Office of Technology Transfer – University of Michigan

Combined Scintillator-based Neutron and Gamma-ray Dosimeter

Technology #6379

Radiation dosimeters are used to measure exposure to ionizing radiation (such as gamma rays and neutron). These instruments are used to determine radiation exposure in research and medical facilities, security checks (e.g. in the airport), food and other industries where radiation is used as a sterilization tool. The global market for dosimeters was worth ~$6000 million in 2012 with an expected CAGR of 15% by 2019. Conventional non‐personnel neutron dosimeters are based on thermal‐neutron detection in moderated gaseous detection media. These dosimeters are bulky, only respond to neutrons, and provide only average, loosely energy‐dependent dose information based on the associated neutron moderating material.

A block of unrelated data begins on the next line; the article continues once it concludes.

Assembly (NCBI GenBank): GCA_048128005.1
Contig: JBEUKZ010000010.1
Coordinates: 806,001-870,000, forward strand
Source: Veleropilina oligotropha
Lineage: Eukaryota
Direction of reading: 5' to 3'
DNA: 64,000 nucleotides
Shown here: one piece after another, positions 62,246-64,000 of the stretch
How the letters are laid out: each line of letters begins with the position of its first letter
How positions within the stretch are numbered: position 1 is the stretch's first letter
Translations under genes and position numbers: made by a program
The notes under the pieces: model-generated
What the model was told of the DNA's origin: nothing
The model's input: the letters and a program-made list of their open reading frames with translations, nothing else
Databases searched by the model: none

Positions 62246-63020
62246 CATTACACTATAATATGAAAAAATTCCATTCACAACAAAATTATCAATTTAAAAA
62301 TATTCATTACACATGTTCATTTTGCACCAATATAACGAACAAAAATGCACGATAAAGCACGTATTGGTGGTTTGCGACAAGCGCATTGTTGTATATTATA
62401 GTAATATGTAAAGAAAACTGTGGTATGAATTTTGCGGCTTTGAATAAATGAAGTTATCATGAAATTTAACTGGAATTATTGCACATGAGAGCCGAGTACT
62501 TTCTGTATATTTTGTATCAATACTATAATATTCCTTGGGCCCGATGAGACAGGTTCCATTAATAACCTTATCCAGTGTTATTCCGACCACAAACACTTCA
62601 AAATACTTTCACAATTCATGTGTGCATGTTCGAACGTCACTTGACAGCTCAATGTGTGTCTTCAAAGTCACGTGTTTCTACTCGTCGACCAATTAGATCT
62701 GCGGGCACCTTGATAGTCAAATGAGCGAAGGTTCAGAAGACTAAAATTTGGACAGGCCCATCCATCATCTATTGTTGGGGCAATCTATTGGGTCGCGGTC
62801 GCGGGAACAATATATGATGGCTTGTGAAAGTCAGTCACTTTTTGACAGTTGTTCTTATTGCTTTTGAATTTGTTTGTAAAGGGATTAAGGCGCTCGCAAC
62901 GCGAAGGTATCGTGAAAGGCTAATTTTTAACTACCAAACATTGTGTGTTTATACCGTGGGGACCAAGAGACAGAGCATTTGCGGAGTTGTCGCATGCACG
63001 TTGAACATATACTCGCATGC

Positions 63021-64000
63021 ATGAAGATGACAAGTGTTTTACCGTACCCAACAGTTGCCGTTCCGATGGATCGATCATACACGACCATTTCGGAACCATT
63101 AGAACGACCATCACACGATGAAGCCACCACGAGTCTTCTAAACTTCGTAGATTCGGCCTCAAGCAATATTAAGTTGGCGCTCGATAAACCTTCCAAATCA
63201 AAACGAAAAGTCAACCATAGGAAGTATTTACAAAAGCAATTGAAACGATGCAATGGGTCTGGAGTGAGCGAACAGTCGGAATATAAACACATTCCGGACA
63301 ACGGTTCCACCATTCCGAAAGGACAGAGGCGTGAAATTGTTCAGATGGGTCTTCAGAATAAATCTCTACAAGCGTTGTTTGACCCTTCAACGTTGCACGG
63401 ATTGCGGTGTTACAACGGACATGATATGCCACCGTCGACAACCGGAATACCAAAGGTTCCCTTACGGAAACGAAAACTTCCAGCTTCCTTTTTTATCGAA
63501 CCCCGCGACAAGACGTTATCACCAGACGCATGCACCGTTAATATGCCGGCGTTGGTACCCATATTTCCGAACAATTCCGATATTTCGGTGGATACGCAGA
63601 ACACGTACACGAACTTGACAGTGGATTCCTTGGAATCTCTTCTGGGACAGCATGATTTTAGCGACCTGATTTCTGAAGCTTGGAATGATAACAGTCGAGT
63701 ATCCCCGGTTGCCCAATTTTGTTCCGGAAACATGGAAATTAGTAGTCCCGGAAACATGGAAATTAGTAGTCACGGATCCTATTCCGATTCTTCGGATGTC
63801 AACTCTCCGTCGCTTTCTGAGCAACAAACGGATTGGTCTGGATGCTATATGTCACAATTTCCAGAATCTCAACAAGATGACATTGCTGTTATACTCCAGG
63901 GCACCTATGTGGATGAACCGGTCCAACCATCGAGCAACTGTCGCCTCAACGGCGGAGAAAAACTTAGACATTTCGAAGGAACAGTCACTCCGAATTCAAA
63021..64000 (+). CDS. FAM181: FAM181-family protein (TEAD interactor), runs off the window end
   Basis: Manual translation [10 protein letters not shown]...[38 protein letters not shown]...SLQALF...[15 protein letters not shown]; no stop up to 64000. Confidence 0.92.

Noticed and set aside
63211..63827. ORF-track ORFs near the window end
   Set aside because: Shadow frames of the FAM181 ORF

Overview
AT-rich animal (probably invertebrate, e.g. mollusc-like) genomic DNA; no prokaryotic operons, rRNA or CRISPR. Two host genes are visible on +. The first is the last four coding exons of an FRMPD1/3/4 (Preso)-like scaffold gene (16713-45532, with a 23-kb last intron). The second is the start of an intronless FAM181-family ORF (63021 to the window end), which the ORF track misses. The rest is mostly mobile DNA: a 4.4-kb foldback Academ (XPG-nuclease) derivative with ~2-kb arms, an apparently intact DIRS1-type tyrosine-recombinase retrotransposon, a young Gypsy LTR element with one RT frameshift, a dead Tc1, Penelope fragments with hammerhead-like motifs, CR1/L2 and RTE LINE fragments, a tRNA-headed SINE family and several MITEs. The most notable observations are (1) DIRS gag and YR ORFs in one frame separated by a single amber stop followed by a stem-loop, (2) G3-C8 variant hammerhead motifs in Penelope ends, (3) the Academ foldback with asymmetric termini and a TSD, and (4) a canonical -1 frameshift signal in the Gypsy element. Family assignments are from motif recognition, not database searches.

Using novel technologies developed at the University of Michigan, a dosimeter has been developed based on organic scintillators that can simultaneously detect neutrons and gamma rays.

Combined Scintillator-based Neutron and Gamma-ray Dosimeter

The voltage pulse measured from these detectors can be directly related to the energy deposited without the need of bulky moderating material. This increased spectroscopic fidelity will result in a more accurate determination of the deposited dose. The organic composition of the scintillation material is a reasonable approximation for tissue, which alleviates the need for approximate flux‐to‐dose conversion factors - the energy deposited in the detector can be used to directly calculate the absorbed dose.

Applications

Handheld dosimeter for medical and industrial applications, including:

  • Medical facilities providing radiation cancer treatment
  • Facilities where radioactive material is stored and handled
  • Universities and research facilities with radioactive materials

Advantages

  • Ability to provide combined gamma and neutron readings
  • Does not require neutron moderation making it more compact and useful for handheld applications than existing options
  • Improved energy-dependent dose calculation